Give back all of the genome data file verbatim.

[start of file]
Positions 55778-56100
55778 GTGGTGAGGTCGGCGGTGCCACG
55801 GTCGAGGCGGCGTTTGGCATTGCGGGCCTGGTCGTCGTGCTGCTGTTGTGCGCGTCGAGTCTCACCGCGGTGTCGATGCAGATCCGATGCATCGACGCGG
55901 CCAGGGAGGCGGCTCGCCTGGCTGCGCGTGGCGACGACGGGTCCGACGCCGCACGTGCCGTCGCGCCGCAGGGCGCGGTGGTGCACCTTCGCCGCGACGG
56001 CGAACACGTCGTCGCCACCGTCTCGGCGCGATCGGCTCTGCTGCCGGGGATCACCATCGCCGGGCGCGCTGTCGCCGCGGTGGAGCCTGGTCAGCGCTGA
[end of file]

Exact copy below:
Positions 55778-56100
55778 GTGGTGAGGTCGGCGGTGCCACG
55801 GTCGAGGCGGCGTTTGGCATTGCGGGCCTGGTCGTCGTGCTGCTGTTGTGCGCGTCGAGTCTCACCGCGGTGTCGATGCAGATCCGATGCATCGACGCGG
55901 CCAGGGAGGCGGCTCGCCTGGCTGCGCGTGGCGACGACGGGTCCGACGCCGCACGTGCCGTCGCGCCGCAGGGCGCGGTGGTGCACCTTCGCCGCGACGG
56001 CGAACACGTCGTCGCCACCGTCTCGGCGCGATCGGCTCTGCTGCCGGGGATCACCATCGCCGGGCGCGCTGTCGCCGCGGTGGAGCCTGGTCAGCGCTGA